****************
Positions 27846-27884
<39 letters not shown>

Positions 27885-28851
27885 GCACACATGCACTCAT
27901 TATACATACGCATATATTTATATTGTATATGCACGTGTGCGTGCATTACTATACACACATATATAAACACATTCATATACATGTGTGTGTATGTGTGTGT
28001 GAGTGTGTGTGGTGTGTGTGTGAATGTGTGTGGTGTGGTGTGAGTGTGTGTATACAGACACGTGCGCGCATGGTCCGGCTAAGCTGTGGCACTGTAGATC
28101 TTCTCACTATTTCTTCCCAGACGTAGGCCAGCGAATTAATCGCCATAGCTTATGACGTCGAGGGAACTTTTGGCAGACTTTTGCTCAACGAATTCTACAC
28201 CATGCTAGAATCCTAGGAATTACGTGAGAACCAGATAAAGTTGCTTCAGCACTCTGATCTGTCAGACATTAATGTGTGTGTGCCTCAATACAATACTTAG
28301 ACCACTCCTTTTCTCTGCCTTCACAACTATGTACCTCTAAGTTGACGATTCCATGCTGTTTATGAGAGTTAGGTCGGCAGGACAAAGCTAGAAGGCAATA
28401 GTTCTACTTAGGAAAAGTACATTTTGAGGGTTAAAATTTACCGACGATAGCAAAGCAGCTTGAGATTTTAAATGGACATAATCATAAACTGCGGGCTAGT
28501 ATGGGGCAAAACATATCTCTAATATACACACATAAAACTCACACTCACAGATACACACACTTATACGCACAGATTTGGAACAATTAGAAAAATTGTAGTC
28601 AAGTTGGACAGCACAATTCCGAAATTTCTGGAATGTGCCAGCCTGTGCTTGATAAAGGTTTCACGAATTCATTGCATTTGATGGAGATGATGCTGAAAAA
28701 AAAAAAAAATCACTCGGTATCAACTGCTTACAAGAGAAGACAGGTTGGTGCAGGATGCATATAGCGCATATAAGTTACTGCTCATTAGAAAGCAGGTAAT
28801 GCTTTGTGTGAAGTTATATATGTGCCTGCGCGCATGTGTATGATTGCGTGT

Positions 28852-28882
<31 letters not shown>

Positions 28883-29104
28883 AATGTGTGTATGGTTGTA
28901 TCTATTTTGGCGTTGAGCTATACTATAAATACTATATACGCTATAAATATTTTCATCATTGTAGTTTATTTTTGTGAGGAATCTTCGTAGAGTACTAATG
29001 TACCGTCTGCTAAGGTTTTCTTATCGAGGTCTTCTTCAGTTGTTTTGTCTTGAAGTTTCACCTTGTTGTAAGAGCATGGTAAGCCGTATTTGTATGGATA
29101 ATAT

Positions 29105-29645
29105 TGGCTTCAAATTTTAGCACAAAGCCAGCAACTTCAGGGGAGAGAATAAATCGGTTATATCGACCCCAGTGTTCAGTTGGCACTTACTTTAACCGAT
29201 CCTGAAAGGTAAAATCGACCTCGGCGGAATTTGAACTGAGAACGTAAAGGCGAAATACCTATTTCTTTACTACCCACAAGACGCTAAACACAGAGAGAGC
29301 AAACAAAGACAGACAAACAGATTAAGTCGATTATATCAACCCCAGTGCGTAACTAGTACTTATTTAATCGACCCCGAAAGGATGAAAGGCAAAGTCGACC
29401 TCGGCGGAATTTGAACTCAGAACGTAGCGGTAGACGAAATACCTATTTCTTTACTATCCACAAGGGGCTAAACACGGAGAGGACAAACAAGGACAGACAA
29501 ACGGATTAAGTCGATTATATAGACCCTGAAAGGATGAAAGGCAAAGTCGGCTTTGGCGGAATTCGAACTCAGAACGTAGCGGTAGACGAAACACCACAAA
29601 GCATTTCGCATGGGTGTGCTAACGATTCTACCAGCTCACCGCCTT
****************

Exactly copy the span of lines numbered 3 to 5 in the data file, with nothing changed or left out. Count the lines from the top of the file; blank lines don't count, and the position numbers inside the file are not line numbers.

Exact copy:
Positions 27885-28851
27885 GCACACATGCACTCAT
27901 TATACATACGCATATATTTATATTGTATATGCACGTGTGCGTGCATTACTATACACACATATATAAACACATTCATATACATGTGTGTGTATGTGTGTGT